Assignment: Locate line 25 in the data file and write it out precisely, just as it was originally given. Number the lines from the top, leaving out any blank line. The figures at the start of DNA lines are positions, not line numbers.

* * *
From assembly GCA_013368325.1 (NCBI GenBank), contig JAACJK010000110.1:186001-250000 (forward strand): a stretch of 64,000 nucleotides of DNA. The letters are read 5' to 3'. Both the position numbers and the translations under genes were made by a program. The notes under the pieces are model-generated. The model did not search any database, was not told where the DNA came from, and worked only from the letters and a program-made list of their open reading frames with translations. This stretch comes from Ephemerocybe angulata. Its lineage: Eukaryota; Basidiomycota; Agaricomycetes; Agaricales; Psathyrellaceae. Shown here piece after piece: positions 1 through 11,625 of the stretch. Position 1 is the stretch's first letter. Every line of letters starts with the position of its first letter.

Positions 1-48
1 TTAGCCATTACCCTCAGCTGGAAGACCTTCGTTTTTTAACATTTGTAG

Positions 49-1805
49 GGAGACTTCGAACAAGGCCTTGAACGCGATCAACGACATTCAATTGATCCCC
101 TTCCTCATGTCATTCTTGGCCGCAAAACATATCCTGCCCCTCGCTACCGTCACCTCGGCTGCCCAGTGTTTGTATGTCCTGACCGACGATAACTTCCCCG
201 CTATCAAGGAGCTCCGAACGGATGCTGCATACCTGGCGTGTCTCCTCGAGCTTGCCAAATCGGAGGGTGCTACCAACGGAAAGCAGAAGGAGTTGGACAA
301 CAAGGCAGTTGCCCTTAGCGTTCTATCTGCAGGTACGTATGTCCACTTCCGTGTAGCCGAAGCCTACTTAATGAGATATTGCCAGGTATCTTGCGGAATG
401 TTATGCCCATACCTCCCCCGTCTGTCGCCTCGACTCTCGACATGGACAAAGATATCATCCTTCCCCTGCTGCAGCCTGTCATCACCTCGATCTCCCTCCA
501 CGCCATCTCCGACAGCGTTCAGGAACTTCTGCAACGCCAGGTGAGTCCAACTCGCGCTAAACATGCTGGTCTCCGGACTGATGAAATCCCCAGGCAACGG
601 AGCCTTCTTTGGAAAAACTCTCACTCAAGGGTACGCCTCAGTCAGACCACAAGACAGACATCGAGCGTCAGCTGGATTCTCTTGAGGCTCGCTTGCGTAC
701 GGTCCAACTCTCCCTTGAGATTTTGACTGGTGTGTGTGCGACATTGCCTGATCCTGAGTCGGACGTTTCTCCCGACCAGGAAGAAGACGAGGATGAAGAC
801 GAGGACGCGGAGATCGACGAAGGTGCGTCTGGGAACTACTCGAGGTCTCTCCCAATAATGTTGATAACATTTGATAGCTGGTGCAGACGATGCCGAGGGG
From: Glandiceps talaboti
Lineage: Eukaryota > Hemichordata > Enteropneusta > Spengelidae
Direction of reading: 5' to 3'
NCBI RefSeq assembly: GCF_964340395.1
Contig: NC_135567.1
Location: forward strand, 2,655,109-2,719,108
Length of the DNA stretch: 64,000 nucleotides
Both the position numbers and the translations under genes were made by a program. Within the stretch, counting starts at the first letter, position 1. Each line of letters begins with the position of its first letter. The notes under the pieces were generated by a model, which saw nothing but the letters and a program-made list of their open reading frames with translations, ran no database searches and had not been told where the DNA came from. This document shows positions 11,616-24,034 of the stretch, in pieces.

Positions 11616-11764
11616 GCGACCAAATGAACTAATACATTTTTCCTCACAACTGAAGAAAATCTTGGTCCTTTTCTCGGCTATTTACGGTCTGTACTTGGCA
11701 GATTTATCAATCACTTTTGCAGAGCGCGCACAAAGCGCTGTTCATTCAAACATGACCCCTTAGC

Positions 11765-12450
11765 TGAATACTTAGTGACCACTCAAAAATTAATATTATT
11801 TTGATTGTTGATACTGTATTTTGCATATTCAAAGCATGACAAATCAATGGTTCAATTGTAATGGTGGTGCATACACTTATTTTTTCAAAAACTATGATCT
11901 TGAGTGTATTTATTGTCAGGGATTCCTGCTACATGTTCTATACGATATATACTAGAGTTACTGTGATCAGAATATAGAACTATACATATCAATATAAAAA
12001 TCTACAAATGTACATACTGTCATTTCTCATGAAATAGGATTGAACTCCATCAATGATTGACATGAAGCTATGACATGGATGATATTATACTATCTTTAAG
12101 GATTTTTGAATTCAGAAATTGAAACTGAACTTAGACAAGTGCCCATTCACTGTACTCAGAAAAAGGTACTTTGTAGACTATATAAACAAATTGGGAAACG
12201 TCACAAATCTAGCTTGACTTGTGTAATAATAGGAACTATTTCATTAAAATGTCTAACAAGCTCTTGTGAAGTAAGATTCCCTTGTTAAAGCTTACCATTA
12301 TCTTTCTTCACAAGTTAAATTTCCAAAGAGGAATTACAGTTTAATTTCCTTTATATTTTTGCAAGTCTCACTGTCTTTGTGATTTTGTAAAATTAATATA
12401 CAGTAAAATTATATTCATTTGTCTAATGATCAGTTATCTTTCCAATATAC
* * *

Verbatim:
Positions 11765-12450